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Summary for 1735 26TH AVE / Parcel ID 359250-0105 / Inv # 0

Historic Name: Thorp Residence Common Name: 46 Russo Residence
Style: Tudor Neighborhood: Montlake
Built By: Year Built: 1930
This residence is a good example of the Tudor Revival style. Built in 1930, it is associated with 1920s-era development in the Montlake neighborhood.  A two-story rear addition with a metal clad shed roof was constructed in 2010, but it is not visible from the front and the house retains good integrity otherwise. It is a contributing resource to the Montlake NRHP Historic District. The earliest known owners were Charles M. & Johanna Thorp, in 1938; he was President of Queen City Grocery & Meat Market. Their ownership continued at least through 1948. The home was owned by Kenneth J. Rose a salesman for Thrifty Supply, and his wife, Arlene, in the late 1950s.


Montlake is generally described as extending from the Washington Park Arboretum west to Portage Bay/15th Avenue E., and from the Montlake Cut on the north to Interlaken Park. The area is a significant and cohesive collection of residential architecture typical of early 20th century Seattle and is eligible as a NRHP historic district under Criterion C.  Construction occurred primarily between 1910 and 1940, with a variety of Craftsman and revival styles ranging from modest cottages and builder's houses to high-style architect-designed residences, impressive institutional buildings, and notable parks and natural features.  There are few intrusions of newer buildings.  In the early 1960s, construction of SR 520 and the unfinished R.H. Thomson Expressway bisected Montlake, but the neighborhood retains its basic integrity as a pre-World War II Seattle neighborhood.  

Montlake was incorporated into the City of Seattle in 1891.  Although the first plats (Union City 1st and 2nd additions) were filed by Harvey Pike in 1869-1871, development did not really begin until plats were filed by John Boyer (Interlaken, 1905) and H. S. Turner (1907). Montlake Park (north of SR 520) was platted in 1909 by the developers James Corner and Calvin and William Hagan.  With the 1909 Alaska-Yukon-Pacific Exposition came a streetcar line on 24th Avenue E. and an impetus for development. In 1916, the Lake Washington Ship Canal was completed and the Montlake Bridge linked the neighborhood to the university area in 1925. A small commercial district grew along the car line.

The 1903 Olmsted Parks and Boulevards Plan of 1903 surrounded Montlake with parks.  Montlake Boulevard (then call University Boulevard) connected Lake Washington Boulevard to the A-Y-P grounds.  Washington Park, the eastern boundary, was acquired by the City in 1900 and developed as an arboretum in 1936-41. At the southern edge is steep, forested Interlaken Park and boulevard.

By 1915, the neighborhood had developed enough to require a temporary school building; the permanent structure opened in 1924.Soon afterwards came a playfield and shelter house (1933-36) and a library (1944, replaced 2006). Other noteworthy structures include the Seattle Yacht Club (1920), the NOAA Northwest Fisheries Center (1931), and St. Demetrios Greek Orthodox Church (1962).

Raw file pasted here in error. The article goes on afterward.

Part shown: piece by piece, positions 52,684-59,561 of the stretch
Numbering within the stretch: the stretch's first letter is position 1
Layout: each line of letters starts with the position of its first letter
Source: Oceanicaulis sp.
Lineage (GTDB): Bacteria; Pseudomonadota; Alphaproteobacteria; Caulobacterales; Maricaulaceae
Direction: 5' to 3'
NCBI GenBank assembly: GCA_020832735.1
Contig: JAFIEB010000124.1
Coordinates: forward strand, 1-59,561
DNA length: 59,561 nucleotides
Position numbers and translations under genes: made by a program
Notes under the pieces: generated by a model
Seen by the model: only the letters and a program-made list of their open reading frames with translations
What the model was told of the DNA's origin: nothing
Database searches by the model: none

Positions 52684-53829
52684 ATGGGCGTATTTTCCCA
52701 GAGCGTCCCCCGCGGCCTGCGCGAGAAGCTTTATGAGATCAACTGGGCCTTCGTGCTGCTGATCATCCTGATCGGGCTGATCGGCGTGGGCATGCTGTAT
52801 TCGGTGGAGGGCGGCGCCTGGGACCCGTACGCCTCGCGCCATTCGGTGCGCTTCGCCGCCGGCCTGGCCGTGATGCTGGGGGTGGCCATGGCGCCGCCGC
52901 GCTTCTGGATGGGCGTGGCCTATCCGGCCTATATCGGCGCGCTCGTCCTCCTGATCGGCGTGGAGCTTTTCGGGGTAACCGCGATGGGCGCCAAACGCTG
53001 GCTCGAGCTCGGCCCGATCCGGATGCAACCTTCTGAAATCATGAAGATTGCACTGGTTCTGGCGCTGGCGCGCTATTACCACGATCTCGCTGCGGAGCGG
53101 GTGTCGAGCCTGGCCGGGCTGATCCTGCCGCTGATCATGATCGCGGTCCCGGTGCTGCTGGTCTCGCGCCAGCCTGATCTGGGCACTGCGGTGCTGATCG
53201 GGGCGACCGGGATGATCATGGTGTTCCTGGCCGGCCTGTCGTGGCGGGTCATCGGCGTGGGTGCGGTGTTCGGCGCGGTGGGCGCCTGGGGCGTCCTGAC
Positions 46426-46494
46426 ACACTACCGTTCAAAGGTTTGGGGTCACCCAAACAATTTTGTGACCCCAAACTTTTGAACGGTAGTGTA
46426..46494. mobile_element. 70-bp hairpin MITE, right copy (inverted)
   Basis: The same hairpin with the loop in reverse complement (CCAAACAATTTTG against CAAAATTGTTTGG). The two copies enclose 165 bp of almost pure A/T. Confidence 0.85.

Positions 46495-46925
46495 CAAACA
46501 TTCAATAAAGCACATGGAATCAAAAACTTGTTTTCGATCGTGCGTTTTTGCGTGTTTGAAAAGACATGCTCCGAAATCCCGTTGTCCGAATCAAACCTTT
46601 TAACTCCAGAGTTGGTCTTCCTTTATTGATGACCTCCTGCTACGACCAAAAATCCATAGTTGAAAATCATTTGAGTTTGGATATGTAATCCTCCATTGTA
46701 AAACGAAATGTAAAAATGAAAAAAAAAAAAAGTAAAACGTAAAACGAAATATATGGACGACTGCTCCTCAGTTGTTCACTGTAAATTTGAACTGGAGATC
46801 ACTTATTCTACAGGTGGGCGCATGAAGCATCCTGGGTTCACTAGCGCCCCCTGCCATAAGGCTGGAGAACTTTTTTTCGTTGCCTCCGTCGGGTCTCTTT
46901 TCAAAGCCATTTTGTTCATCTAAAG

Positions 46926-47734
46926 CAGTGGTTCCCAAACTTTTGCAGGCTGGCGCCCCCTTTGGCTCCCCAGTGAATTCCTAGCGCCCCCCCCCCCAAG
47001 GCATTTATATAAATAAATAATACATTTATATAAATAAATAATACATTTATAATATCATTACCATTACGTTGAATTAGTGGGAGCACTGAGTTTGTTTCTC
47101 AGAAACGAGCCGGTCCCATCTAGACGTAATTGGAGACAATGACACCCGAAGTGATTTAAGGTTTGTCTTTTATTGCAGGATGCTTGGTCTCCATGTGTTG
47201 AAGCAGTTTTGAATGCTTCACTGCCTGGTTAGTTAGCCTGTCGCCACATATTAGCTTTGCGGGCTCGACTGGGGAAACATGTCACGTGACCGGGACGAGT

Major Bibliographic References:

King County Tax Assessor Records, 1937-2014.  

Becker, Paula.  Seattle Neighborhoods: Montlake--Thumbnail History.  HistoryLink File # 10170, accessed 12/2/2013.

Gould, James W. Montlake History.

Smith, Eugene. Montlake: An Urban Eden, A History of the Montlake Community in Seattle. La Grande OR: Oak Street Press, 2004.

This brick-clad Tudor house has a rectangular plan and a steep cross-gable roof with gingerbread asphalt shingles.  The enclosed entry porch, at the center of the main (east) facade, has a steep gabled roof and two small stained glass windows, one arched and one rectangular. The door faces south. To the south of the entry is a multi-pane leaded picture window with a decorative shield motif and to the east is a pair of multi-pane leaded casements. A casement window with diamond patterned leaded glass is located in the gable end. All window have brick lintels and sills. A brick chimney pierces the eaves on the south facade and a shed-roofed side porch is attached to the north facade. A tall concrete retaining wall divides the brick-terraced and planted part of the site from the concrete driveway leading to an attached garage with a paneled door at grade.  A two-story metal clad shed-roofed addition is located in the rear. 

Detail for 1735 26TH AVE / Parcel ID 359250-0105 / Inv # 0

Classication: Building District Status:
Cladding(s): Brick Foundation(s): Concrete - Poured
Roof Type(s): Gable Roof Material(s): Asphalt/Composition-Shingle
Building Type: Domestic - Single Family Plan: Rectangular
Structural System: Balloon Frame/Platform Frame No. of Stories: one & ½
Unit Theme(s): Architecture/Landscape Architecture
Changes to Plan: Slight
Changes to Interior: Unknown
Changes to Original Cladding: Intact
Changes to Windows: Intact
Major Bibliographic References
King County Assessor Property Characteristics Report, database at --parcel locator

Photo collection for 1735 26TH AVE / Parcel ID 359250-0105 / Inv # 0

Photo taken Dec 31, 2014

Photo taken Dec 31, 2014
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